A lesson about Glenwood Springs
June 15, 2014
An experience I had last week on the Rio Grande Trail I suspect tells me a lot about my new neighbors in Glenwood Springs.
Quick background: I had cancer in 2010 — technically oropharyngeal cancer. It originated in my right tonsil, and the only sign of it was a swollen lymph node. The treatment, because this cancer is in the throat, is rough: 35 radiation treatments to the mouth and neck, plus “light” chemo. I wouldn’t wish it on Putin. It’s a highly survivable cancer that’s also on the rise. All the cool guys get it: Actor Michael Douglas and former Denver Nuggets coach George Karl had the same thing the same year I did.
When I went back to work, a colleague at the Detroit Free Press gave me the headband you see pictured. I treasure it. I wore it in the Marine Corps Marathon 14 months after I finished treatment and drew strength from it.
Tuesday morning, I decided to bike to work, and I wanted to wear the headband under my bike helmet to keep my ears warm but couldn’t find it.
I had worn it running the previous Saturday, and knew I’d taken it off and looped it through my hydration belt after I warmed up.
“I’ll be sad if I lost it,” I told my wife. “It’ll turn up,” she replied.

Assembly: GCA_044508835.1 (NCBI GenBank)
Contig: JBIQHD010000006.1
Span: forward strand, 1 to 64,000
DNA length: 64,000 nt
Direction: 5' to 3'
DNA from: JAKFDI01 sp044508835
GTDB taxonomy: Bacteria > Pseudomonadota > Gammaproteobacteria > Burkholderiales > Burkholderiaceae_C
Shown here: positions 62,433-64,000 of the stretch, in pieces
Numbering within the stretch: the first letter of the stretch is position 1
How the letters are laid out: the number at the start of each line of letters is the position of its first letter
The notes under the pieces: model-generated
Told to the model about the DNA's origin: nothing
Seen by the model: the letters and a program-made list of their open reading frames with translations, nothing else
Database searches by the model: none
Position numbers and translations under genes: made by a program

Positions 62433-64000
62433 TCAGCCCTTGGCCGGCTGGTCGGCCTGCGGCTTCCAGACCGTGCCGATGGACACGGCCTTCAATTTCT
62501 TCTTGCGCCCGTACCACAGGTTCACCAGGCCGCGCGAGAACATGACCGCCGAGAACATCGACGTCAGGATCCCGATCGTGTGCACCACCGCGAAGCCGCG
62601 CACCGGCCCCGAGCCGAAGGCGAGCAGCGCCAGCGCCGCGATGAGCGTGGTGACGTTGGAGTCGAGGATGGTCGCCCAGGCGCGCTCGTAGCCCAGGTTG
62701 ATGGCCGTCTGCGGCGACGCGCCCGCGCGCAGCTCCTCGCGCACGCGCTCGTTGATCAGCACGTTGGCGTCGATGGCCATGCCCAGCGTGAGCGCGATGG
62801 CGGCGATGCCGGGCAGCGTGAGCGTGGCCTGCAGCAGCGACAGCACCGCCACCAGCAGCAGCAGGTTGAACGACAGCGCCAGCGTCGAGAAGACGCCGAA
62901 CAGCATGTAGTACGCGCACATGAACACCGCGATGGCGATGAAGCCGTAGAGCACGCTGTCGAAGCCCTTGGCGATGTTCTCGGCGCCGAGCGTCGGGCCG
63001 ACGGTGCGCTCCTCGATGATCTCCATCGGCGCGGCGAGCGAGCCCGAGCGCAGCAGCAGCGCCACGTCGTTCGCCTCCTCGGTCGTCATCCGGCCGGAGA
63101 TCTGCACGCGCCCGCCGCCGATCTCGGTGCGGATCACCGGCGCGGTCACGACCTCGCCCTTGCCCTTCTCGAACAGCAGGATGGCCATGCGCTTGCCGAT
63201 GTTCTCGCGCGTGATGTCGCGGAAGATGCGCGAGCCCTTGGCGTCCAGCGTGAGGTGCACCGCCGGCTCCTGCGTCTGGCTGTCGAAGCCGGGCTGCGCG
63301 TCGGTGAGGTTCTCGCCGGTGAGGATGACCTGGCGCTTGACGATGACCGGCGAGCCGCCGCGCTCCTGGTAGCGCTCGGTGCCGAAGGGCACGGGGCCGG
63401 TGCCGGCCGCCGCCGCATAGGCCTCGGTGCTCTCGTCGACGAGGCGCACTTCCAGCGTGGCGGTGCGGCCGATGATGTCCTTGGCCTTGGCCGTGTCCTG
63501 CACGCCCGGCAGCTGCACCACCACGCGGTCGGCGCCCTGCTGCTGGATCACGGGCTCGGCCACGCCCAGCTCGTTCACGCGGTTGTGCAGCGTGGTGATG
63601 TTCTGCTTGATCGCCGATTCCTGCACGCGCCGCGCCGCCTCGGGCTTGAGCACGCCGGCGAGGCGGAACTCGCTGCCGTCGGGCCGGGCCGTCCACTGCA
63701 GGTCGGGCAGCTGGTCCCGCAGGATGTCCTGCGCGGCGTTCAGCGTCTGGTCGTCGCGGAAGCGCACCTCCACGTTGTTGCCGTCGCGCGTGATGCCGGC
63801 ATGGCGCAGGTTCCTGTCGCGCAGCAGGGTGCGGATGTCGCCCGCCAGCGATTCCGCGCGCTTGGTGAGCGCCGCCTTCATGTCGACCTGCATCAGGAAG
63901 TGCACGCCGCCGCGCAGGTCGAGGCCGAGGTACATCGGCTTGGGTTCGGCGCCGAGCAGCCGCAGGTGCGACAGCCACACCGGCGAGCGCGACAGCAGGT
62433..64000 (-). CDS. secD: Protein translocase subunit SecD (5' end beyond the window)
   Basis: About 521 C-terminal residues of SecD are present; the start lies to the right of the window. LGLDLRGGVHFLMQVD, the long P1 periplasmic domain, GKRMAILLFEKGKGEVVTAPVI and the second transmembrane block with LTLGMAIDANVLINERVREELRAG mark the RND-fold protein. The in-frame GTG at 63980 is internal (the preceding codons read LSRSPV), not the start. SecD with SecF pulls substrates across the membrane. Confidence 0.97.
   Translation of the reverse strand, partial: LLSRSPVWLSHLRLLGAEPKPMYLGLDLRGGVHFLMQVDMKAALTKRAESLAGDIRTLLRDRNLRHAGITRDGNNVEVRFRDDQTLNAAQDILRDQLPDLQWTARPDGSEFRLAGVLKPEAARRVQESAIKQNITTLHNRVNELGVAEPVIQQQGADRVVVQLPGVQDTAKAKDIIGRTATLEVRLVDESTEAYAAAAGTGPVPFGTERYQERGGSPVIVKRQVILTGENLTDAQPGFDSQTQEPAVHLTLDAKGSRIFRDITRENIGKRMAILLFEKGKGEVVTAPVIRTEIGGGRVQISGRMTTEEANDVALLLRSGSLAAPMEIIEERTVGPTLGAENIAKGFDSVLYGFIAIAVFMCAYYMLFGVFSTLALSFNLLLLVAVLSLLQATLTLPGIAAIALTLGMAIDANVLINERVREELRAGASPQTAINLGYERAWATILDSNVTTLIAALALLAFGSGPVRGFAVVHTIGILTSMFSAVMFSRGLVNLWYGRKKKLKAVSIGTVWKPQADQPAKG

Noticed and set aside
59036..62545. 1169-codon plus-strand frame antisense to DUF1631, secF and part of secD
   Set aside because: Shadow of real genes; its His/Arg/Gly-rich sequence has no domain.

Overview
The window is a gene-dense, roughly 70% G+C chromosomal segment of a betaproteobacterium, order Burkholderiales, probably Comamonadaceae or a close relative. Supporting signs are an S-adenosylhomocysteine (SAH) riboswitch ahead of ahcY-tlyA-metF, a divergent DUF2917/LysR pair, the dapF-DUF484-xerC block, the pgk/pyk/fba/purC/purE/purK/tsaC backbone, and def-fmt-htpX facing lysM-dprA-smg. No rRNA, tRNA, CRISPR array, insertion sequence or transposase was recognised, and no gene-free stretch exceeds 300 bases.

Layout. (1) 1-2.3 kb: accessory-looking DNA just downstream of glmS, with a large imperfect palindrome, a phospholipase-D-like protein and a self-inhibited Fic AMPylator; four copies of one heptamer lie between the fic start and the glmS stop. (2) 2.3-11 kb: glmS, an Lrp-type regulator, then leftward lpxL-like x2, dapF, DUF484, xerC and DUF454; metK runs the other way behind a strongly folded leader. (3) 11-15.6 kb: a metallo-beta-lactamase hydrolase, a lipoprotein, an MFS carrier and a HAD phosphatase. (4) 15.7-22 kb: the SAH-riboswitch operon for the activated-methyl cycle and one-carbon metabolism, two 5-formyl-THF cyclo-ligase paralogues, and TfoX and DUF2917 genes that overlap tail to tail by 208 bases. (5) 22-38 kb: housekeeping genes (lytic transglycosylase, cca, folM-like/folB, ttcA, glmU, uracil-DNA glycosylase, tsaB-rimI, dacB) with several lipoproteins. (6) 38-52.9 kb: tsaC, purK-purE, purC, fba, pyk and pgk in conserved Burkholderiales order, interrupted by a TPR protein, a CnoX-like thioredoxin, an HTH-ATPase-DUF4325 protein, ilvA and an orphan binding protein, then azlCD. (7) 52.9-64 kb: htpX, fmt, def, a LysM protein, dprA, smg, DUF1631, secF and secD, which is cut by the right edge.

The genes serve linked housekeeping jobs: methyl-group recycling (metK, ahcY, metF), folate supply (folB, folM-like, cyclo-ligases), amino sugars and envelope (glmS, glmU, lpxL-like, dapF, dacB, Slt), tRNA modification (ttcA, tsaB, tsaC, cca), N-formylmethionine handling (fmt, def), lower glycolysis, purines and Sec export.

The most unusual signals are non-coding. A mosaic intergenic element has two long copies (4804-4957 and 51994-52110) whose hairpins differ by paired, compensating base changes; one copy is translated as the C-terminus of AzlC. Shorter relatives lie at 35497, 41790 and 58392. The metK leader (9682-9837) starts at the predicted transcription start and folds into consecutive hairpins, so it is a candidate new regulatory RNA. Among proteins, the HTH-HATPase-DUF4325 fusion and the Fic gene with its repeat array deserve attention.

We just got into our condo in Carbondale last weekend after two weeks in a Glenwood Springs hotel, so Tuesday was the first day it worked for me to do the bike commute to which I’d looked forward ever since I started talking about taking the PI editor job.
I was about a mile from the PI office when I zipped by something black with white lettering lying in the middle of the Rio Grande Trail.
It had a flash of familiarity, and I hit my brakes.
And three days after I apparently dropped it, there was my headband, lying just as it’s pictured, as I biked to work.
Assuming it’s not someone else’s (email me if you lost yours), my presumption is that it had blown to the edge of the trail and someone noticed it and put it in the center of the path, lettering up, just in case the owner happened by.
I’m going to believe that and believe it reflects the kindness and thoughtfulness of people here. And I offer my sincere thanks.